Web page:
john-calvin-closeupAs the holy sacrament of the Supper of our Lord Jesus Christ has long been the subject of several important errors, and in these past years been anew enveloped in diverse opinions and contentious disputes, it is no wonder if many weak consciences cannot fairly resolve what view they ought to take of it, but remain in doubt and perplexity, waiting till all contention being laid aside, the servants of God come to some agreement upon it. However, as it is a very perilous thing to have no certainty on an ordinance, the understanding of which is so requisite for our salvation, I have thought it might be a very useful labour to treat briefly and, nevertheless, clearly deduce a summary of what is necessary to be known of it.

Last week we had to preface our encouragement of hearing from the Roman Catholic theologian Francois Fenelon by acknowledging his history of acting infelicitously toward the Protestants of his day. Likewise we should preface your reading of Calvin’s writing here that he, too, was a man of his day. The excesses of the Roman Catholic Church then led him to write with a stridency we may find off-putting, But if you can look past his vehemence you will find ideas worth considering.

You neither have to read nor agree with his perspective on The Table to benefit from what Jesus offers us there. But if you have any curiosity to probe a little further into the depths of this Sacrament’s nature and meaning, you could do worse than Calvin as your explorer. For if the Lord Jesus is the one by whom “all things were created, in heaven and on earth;” if “all things were created through him and for him”–including Pluto–then what we will witness and partake of Sunday is as much a window into the foundations of the universe as what a tiny spacecraft beheld in the cold darkness of space for a few fleeting moments.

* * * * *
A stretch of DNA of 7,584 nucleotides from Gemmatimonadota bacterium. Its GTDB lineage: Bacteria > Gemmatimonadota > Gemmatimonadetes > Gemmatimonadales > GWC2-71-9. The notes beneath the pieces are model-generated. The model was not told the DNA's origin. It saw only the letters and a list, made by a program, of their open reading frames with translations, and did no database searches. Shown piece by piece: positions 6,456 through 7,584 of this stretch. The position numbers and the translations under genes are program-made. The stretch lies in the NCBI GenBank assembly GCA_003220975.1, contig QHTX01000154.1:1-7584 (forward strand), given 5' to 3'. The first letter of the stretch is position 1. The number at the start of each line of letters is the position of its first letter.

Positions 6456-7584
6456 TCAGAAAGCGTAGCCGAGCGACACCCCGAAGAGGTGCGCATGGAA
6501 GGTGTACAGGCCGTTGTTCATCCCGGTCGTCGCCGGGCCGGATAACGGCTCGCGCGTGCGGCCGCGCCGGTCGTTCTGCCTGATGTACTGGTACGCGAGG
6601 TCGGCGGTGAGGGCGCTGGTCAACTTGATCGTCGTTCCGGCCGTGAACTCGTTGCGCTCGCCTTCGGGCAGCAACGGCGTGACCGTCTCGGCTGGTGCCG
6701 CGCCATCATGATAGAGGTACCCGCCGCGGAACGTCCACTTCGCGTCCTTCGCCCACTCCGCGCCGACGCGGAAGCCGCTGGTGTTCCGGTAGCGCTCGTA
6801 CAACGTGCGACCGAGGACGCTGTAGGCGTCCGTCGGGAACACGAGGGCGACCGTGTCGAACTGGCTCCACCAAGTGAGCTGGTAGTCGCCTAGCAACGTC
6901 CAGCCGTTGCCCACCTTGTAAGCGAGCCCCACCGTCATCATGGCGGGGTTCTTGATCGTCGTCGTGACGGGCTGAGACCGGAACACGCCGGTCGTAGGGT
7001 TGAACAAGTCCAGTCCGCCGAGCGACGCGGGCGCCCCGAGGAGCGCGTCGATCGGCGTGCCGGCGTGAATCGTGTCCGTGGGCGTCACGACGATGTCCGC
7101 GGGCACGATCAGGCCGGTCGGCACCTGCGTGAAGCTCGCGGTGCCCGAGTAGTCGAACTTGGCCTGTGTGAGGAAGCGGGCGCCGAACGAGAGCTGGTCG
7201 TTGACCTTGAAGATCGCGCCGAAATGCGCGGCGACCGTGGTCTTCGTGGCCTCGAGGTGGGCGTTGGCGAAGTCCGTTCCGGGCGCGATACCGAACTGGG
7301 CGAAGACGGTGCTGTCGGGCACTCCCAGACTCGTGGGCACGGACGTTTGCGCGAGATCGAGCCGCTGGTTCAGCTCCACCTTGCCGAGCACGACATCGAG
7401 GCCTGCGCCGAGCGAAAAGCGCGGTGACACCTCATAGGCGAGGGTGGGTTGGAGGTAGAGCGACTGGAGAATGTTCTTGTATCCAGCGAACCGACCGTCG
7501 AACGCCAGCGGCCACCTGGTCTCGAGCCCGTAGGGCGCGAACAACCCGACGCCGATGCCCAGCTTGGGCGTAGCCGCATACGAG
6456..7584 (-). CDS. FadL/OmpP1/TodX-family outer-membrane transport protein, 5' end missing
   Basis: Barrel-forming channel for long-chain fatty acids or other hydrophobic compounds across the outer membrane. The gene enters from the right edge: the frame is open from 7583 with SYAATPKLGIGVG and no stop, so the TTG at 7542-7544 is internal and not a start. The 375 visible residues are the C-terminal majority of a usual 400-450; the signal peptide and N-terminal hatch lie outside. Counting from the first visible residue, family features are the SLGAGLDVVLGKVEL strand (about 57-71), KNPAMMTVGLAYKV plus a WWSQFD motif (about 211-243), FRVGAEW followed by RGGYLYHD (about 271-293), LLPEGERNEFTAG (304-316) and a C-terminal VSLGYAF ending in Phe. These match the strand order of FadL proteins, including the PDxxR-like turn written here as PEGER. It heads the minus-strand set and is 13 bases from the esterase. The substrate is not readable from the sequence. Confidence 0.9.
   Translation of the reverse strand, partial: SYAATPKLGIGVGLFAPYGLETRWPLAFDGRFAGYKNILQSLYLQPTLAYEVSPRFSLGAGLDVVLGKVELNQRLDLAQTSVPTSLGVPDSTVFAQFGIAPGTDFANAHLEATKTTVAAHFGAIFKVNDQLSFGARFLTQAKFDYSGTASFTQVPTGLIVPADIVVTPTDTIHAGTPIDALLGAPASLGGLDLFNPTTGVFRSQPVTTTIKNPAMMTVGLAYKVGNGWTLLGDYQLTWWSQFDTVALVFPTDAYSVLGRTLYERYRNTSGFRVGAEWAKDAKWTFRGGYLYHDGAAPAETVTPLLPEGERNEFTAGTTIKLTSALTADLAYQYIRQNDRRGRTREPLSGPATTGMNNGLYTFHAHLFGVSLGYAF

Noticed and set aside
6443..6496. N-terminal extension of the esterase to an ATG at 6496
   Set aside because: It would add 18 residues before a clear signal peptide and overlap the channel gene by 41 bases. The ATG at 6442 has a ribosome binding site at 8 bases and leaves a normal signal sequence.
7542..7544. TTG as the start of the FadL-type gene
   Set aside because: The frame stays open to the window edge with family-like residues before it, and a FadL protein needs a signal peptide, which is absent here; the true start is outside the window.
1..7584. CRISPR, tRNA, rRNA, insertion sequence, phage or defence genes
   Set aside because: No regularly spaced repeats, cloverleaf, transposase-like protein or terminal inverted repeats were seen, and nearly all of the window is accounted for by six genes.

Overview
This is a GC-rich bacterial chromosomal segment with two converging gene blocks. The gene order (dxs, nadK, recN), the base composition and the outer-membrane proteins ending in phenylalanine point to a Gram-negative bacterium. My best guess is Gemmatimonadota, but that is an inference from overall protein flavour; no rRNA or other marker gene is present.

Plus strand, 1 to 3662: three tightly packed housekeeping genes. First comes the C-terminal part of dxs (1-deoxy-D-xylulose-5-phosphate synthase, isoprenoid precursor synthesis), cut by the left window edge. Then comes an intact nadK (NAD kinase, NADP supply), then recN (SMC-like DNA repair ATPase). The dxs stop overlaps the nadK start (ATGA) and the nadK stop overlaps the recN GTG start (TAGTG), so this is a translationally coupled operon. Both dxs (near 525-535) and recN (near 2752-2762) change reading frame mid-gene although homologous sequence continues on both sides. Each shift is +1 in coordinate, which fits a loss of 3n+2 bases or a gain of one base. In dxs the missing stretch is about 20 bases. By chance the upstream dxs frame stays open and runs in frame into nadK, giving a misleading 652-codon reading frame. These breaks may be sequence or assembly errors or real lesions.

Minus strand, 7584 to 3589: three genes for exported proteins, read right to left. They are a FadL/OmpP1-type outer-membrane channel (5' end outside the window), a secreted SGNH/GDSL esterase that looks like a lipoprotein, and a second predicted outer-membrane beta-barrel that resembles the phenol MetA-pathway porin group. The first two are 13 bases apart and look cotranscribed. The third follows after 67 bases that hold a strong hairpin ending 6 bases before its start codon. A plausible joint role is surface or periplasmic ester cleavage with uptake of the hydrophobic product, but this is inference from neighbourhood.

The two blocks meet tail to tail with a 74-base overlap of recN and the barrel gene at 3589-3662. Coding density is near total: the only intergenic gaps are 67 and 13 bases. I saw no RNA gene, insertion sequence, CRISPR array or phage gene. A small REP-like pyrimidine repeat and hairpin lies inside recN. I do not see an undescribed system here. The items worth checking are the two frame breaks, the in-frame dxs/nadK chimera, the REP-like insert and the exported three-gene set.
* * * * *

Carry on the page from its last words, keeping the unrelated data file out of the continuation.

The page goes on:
We let Acts 5 lead us by the hand back to the topic of sharing the news of Jesus last Sunday. We found there a mandate, a message, and a motive (or three).

spiral-of-silence-communication-theoryThen we asked Bill Harris to tease out the finer points of what it means to speak a message like the one we have into an otherwise indifferent or hostile cultural moment. Listening to the differences people have with our perspective until we can articulate them as well or better than they can themselves is key to having both a civil and productive conversation.

Bill was kind to share his notes with us, which you can download here.

And we did our best to capture his words and the ensuing conversation below.


CESlogoWe announced to you last Sunday that we had entered into preliminary discussions with a facility to which CtK might relocate in order to accommodate our expanded needs since moving into Fairmeadows Baptist Church nearly two years ago.

The Canterbury Episcopal School in Desoto, located on Westmoreland, south of I-20 and east of 67, has expressed their genuine interest in forming a mutually-beneficial alliance between it and CtK.


Canterbury Campus Map

As discussions are still early in their development we’ll share more details should things progress. For now we wanted to give you thanks for praying, and to ask you to continue in that effort. You’re also welcome to drive by the facility to get a look at the location.








Community Notes:

  • The next two Women to Women (W2W) gatherings about the future of women’s ministry in CtK are back-to-back this Saturday and Sunday. For more details, you can visit our spot on The City.
  • Ctk CG logo smallToday is the deadline for expressing interest in either continuing as one or in becoming a Community Group Facilitator. New applicants will be screened early next month, with those qualified by the session to serve required to attend a CGF pow-wow on Tuesday, August 25th. Groups will form in mid-September.


Author: Patrick

Pastor of Christ the King Church (PCA)